apparatus to enrich the expressive power of first-order logic.

The solution now commonly adopted in linguistics is Generalized Quantifier The-ory (GQT), developed byMostowski(1957) andLindström(1966). We will give the definition of a generalized quantifier as formulated inSzymanik(2016):

Definition 1. A generalized quantifier Q of type t = (n1, . . . , nk) is a function

as-signing to every set M a k-ary relation QM between relations on M such that if

(R1, . . . , Rk)∈QM, thenRi is anni-ary relation onM, fori= 1, . . . , k. Additionally, Qis preserved by bijections, i.e., iff :M →M0is a bijection, then(R1, . . . , Rk)∈QM

if and only if (f R1, . . . , f Rk) ∈ QM0 for every relation R1, . . . , Rk on M, where

f R= (f(x1), . . . , f(xi))|(x1, . . . , xi)∈R, forR⊆Mi(Szymanik,2016).

According to this definition, a generalized quantifier is a function that maps a modelM to a relation between relations on its universeM. Importantly, these rela-tions are assumed to be semantic primitives (cf.Hackl 2009).

One consequence of this is GTQ’s insensitivity to form: the internal composition of a quantifier does not affect their semantic behavior – i.e., distinct specifications of the same truth conditions are treated as equivalent. What this means is that as long as quantifiers express the same relation between sets, they are virtually indistinguishable in GQT. Take, for example, the expressionsat least 3andmore than 2: although there are systematic linguistic differences between the two (Geurts et al.,2010;Geurts and Nouwen,2007;Hackl,2000;Solt,2016) – which possibly affect how speakers process sentences that involve these quantifiers – they share the same truth conditions, and are therefore treated as the same expression in GQT.

(4) a. Jat least 3K(A)(B)= 1iff|A∩B| ≥3

b. Jmore than 2K(A)(B)= 1iff|A∩B|>2

As Hackl (2009) observes, the same problem arises when we consider multiple possible renditions of the truth conditions of some quantifier. As he shows forno, there are multiple equally good descriptions in GQT that are not discernible from each other:

(5) a. JnoK= 1iff A∩B=∅

b. JnoK= 1iff|A∩B|= 0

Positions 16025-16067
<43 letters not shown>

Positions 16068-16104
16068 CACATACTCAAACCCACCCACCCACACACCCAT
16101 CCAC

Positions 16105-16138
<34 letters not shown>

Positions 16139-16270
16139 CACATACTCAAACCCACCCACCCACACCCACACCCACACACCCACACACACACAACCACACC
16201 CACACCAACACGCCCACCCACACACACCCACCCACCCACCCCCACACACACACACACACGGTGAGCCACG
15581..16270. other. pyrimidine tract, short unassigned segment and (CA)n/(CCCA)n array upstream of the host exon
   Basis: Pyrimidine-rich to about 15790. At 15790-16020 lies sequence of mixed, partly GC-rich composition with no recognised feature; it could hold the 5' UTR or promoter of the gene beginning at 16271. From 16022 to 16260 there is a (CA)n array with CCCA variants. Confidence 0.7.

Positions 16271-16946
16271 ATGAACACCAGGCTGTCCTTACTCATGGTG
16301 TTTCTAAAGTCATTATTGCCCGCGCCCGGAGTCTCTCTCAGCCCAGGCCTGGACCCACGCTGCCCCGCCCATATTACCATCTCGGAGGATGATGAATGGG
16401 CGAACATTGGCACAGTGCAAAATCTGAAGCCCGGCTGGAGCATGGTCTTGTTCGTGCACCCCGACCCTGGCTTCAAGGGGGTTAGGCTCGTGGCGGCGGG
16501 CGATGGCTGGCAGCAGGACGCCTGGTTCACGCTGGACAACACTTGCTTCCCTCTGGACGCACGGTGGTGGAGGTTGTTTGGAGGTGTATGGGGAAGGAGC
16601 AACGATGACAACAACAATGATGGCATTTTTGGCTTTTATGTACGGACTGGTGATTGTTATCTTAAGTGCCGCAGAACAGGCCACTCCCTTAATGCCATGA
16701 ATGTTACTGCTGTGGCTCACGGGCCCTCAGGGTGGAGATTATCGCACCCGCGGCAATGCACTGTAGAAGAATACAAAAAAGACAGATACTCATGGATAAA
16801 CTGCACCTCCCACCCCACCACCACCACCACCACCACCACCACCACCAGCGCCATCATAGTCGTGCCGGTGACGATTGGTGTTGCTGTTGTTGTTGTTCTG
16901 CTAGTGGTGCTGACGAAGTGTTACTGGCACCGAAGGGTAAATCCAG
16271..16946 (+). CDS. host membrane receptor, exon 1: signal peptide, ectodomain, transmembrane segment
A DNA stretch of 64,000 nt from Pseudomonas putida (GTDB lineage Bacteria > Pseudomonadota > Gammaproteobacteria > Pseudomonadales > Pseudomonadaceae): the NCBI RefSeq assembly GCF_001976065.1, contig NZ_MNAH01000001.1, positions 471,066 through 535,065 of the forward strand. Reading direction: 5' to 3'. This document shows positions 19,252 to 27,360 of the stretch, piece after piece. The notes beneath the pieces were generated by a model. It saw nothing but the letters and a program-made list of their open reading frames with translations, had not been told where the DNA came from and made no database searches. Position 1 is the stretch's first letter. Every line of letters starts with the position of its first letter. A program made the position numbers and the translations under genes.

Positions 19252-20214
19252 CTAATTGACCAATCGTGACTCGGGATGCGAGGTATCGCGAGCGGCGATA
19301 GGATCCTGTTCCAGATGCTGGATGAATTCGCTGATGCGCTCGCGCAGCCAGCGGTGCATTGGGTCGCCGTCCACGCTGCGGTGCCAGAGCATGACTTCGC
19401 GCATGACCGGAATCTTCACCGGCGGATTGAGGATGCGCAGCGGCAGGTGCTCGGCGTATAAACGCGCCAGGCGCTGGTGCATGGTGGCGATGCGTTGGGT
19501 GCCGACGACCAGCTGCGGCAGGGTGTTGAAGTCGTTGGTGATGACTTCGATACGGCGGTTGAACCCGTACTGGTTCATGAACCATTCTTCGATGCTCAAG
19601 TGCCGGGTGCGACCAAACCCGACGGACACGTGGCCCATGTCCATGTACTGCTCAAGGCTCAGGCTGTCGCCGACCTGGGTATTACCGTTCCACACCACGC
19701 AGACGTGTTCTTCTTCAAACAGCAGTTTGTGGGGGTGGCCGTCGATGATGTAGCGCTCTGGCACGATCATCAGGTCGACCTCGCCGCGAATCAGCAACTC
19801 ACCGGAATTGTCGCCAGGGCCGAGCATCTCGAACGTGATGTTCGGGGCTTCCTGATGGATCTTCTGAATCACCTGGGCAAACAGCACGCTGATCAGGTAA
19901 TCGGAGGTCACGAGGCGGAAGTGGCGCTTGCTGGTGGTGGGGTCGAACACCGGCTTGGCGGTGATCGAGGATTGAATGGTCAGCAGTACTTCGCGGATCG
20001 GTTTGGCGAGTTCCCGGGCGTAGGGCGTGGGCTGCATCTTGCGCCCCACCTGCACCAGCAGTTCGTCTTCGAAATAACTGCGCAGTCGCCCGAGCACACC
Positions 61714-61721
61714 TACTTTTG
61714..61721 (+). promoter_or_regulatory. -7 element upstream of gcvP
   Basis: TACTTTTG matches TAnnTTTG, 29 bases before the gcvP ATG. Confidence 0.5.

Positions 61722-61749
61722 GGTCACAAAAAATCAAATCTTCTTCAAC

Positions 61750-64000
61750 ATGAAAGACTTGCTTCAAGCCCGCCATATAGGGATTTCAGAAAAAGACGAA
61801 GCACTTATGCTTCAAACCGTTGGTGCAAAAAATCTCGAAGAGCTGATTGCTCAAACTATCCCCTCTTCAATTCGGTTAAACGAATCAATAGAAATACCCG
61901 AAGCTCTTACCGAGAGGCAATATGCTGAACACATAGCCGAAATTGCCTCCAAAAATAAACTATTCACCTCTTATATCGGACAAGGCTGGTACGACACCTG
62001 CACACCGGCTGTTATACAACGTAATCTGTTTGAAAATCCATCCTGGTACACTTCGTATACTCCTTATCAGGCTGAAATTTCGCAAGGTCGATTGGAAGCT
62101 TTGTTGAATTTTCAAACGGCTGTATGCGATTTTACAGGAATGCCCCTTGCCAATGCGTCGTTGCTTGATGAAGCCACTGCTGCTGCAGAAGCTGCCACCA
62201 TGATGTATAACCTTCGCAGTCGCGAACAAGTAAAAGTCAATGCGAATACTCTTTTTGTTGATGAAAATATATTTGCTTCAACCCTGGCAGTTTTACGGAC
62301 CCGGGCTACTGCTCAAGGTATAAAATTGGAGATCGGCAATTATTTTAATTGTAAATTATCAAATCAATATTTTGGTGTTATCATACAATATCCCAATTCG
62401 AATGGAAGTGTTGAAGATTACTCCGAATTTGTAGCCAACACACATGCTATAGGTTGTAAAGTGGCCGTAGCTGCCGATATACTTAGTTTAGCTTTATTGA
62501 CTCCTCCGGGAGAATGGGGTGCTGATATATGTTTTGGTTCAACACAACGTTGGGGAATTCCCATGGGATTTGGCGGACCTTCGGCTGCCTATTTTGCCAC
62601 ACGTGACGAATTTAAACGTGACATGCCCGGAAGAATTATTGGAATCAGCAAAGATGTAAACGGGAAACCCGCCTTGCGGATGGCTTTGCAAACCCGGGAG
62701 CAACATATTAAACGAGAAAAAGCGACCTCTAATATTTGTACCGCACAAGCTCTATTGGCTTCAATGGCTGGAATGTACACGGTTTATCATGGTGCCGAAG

c. JnoK= 1iff|A∩B|<1

Similarly, there are multiple ways of expressingmostandmore than half in GQT. Moreover, as these two quantifiers are truth-conditionally equivalent, all descriptions that fitmostalso fitmore than half.


Chapter 2. Background 6

(6) a. JmostK= 1iff|A∩B|>|A−B|

b. JmostK= 1iff|A∩B|>|A|/2

(7) a. Jmore than halfK= 1iff|A∩B|>|A−B|

b. Jmore than halfK= 1iff|A∩B|>|A|/2

However, while these renditions of truth conditions are essentially equivalent,

Hackl(2009) argues that conceptually, (7b) is a better way to capture the truth con-ditions ofmore than half – as it directly calls for dividing the total number of objects in half; and on the other hand, that (6a) is a more accurate description ofmost, which

Hackl(2009) suggests treating as a superlative form ofmany.


Truth conditions and verification strategies

According to one of the most influential ideas in natural language semantics, knowing the meaning of any natural language expression – for instance, the sentence in (8) below – amounts to knowing the conditions under which the sentence is true.

(8) Most of the dots are blue.

These truth conditions can be seen as functions from contexts to truth values: if there are more blue dots than dots of other colors in a given picture or scene, the function corresponding to the truth conditions of (8) would map this context to true. Conversely, if a picture contains more non-blue dots than blue ones, that context would be mapped to false.

However, while this idea is fairly straightforward, it is not apparent from the truth conditions alone how exactly that function is executed (Pietroski et al.,2009;

Steinert-Threlkeld et al., 2015); if, after looking at an image depicting yellow and blue dots, a competent speaker of English confirms that (8) is true, how did she verify that the relevant truth conditions have been met? We can think of several viable options: she could simply count all the dots and the blue dots, then subtract the latter from the former, or she could count the blue dots and the non-blue dots and compare those cardinalities, or try to estimate any of these number without appealing to any arithmetical operations. As Pietroski et al. (2009) point out, even asking a friend who is sitting nearby for a solution would count as a verification strategy. The choice of a strategy can depend on many factors such as the type of expression being verified (i.e. verifying a negated statement is not the same as verifying quantified expressions), the kind of stimuli (countable objects vs. mass), and the time for which the stimuli is presented, among others.